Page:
Background: Increased heart rate (HR) is an independent risk factor for cardiovascular outcomes in chronic heart failure (HF). Ivabradine, an If inhibitor, improved outcomes in patients with HF and reduced ejection fraction (HFrEF) in the SHIFT study. We evaluated its efficacy and safety in Japanese HFrEF patients in a randomized, double-blind, placebo-controlled phase III study: the J-SHIFT study. The main objective was to confirm a hazard ratio of <1 in the primary composite endpoint of cardiovascular death or hospital admission for worsening HF. Methods and Results: Patients with NYHA functional class II-IV, left ventricular EF ≤35%, and resting HR ≥75beats/min in sinus rhythm under optimal medical therapy received ivabradine (n=127) or placebo (n=127). Mean reduction in resting HR was significantly greater in the ivabradine group (15.2 vs. 6.1beats/min, P<0.0001). However, symptomatic bradycardia did not occur. A total of 26 (20.5%) patients in the ivabradine group and 37 (29.1%) patients in the placebo group had the primary endpoint event (hazard ratio 0.67, 95% CI 0.40-1.11, P=0.1179) during median follow-up of 589 days. Mild phosphenes were reported in 8 (6.3%) patients in the ivabradine group and 4 (3.1%) patients in the placebo group (P=0.3760). Conclusions: The J-SHIFT study supported the efficacy and safety of ivabradine for Japanese HFrEF patients, in accord with the SHIFT study.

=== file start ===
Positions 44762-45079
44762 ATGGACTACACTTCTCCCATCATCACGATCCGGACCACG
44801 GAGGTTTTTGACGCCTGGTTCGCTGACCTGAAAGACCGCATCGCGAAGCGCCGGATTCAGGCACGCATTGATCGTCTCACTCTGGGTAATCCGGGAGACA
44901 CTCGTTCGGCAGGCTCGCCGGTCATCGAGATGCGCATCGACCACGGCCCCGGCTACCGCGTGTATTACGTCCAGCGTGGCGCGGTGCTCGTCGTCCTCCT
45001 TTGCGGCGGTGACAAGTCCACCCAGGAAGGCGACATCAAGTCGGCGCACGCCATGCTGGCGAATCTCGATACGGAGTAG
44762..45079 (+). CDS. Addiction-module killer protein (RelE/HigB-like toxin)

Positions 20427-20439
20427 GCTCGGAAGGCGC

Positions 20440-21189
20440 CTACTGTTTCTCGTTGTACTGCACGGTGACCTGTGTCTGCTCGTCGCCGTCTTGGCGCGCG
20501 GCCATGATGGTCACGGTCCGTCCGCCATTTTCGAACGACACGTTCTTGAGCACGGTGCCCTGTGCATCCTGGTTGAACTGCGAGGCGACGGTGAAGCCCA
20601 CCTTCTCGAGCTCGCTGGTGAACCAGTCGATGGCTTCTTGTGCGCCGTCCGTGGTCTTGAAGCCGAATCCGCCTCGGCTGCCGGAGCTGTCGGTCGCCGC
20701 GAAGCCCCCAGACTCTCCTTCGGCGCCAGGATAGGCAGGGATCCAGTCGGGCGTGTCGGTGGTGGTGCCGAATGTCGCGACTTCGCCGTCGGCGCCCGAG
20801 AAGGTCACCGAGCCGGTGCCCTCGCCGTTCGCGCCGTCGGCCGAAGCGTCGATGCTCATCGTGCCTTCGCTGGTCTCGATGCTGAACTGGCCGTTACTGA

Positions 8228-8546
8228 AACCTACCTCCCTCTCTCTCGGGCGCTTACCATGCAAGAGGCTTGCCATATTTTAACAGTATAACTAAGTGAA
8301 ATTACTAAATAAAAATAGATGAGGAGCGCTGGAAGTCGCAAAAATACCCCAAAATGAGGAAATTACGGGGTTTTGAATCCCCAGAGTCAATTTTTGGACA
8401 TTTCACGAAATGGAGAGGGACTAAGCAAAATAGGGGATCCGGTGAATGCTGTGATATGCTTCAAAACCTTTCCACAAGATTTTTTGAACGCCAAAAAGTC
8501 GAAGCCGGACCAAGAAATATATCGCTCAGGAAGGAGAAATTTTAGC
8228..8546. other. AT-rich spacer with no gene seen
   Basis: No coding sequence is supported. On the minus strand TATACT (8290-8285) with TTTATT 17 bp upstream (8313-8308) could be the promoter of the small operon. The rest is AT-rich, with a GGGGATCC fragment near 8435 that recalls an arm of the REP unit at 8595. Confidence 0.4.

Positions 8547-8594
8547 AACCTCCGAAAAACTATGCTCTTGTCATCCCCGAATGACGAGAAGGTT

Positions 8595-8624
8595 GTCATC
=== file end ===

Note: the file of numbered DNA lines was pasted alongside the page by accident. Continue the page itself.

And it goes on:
- Chronic heart failure
- Heart rate
- Left ventricular ejection fraction
ASJC Scopus subject areas
- Cardiology and Cardiovascular Medicine